Ten Lepers


PROPS: A pair of crutches

KEY SCRIPTURE: Luke 17:11-19


Can someone tell me what these are? These are crutches. And what are they used
for? They’re used to help someone walk who has had a leg injury, like a broken leg or
a sprained ankle. Have any of you ever had to use a pair of these? Do any of you have
crutches in your house?

The hope with crutches is that the person who uses them won’t have to use them forever.
When the ankle or leg heals, the person puts the crutches away and begins to walk like
normal. The crutches go to the basement or the attic, or sometimes they get thrown away.
Whatever happens to them, it’s very unlikely that you’ll see crutches put in a place of
honor, where everyone can see and remember that injury. Why? Because we don’t like to
remember those things. How many of you like to sit around and remember the time you
hurt your leg or the time you got sick at school? When we’re sick or injured, we want that
to go away. As soon as we’re healed, we want to forget all about it.

There’s a story in the Bible about a group of men who had a terrible illness called leprosy.
Unlike a broken leg, leprosy was incurable. Once you had leprosy, you had it until the day
you died.

That is, unless you happened to meet a man named Jesus. The 10 men heard that Jesus
was in town, and they knew about the miraculous healing Jesus had done. They went to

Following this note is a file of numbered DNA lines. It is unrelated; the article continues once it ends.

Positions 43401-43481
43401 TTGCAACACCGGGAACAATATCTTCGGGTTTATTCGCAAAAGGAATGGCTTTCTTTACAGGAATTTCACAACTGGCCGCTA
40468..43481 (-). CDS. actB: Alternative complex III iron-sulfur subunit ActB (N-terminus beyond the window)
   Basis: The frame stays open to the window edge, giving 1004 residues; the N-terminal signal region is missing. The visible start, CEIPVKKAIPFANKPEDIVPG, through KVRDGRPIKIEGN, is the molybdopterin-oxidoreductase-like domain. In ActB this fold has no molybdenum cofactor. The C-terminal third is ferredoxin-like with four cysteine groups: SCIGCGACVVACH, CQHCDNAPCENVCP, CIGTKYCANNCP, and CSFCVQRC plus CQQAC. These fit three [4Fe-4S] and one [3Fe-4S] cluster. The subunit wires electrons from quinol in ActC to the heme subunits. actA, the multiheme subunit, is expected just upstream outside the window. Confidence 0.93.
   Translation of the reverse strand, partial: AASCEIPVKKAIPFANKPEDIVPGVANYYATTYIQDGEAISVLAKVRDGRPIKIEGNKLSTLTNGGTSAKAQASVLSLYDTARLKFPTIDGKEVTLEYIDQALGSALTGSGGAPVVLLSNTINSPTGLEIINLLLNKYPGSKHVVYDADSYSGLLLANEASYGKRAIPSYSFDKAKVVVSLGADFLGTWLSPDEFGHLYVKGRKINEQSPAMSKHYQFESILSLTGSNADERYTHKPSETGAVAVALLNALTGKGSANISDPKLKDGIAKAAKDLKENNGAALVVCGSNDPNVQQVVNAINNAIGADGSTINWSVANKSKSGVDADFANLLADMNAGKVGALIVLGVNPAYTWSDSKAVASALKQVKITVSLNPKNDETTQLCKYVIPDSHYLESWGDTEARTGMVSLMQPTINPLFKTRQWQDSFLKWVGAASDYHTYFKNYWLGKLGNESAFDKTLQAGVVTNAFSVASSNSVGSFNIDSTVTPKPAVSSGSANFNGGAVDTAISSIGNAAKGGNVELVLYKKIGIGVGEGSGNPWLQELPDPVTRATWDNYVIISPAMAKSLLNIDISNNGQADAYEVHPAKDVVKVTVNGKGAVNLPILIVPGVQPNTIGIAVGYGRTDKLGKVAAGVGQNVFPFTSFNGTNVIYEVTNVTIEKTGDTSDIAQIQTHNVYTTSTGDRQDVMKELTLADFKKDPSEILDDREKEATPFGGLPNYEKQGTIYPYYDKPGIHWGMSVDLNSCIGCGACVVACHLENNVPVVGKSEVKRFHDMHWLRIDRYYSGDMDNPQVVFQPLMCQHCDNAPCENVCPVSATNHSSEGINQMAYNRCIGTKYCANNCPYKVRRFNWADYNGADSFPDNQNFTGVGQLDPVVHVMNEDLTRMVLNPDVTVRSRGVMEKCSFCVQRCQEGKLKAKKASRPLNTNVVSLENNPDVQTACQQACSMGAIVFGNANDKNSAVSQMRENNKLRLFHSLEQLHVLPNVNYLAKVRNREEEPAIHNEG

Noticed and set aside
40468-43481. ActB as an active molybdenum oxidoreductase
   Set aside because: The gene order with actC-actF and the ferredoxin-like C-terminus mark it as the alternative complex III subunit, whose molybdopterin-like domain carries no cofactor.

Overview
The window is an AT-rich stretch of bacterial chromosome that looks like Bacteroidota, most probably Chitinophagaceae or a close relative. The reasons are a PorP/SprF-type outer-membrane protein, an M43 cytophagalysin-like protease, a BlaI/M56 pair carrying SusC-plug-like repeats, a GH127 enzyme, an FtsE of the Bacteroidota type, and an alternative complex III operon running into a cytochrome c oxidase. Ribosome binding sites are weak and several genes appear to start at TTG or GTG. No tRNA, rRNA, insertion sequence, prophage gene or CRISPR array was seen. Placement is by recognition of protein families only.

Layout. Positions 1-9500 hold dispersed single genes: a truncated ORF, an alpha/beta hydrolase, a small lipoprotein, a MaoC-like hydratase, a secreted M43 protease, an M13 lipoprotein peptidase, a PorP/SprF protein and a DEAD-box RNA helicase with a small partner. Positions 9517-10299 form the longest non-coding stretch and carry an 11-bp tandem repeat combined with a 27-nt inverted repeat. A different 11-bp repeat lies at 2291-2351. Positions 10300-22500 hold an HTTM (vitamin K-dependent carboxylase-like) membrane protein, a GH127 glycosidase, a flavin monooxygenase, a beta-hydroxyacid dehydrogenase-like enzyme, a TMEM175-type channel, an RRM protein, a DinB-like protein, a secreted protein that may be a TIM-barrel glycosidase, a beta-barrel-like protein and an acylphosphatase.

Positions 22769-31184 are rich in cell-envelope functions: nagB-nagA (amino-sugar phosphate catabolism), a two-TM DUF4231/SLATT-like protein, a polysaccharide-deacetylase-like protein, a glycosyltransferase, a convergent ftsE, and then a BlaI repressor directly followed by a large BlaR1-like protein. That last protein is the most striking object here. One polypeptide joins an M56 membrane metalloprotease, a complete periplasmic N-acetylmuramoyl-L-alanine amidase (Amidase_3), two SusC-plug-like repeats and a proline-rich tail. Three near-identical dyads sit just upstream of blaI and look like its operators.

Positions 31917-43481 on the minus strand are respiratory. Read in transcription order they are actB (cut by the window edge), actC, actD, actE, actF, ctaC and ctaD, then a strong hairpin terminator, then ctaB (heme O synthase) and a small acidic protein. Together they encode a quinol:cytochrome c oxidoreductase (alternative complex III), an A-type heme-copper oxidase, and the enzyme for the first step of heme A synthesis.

him and pleaded with him to heal them. Jesus told the men to go and show themselves to
the priests—the only men who could legally pronounce them cured.

The men went, and on the way to see the priests, they saw that their leprosy had been
cured. The men threw their bandages off and cheered as they raced off to see the priests.
They were ready to start their life over now that they were healed, and they never wanted
to look back.

But one man did turn back. That man raced back to Jesus and thanked him. The Bible tells
us the man was a Samaritan, and if you remember the story of the Good Samaritan, you
know that these were a people who did not get along with the Jews. But in spite of their
cultural differences, he was the only one to show thanks.

It’s easy to put our bad times behind us, to store them away, and to hide them. But we
need to remember who it is that carries us through hardships. We need to remember to
give thanks to God, knowing that he will always be there to carry us through any hardship.


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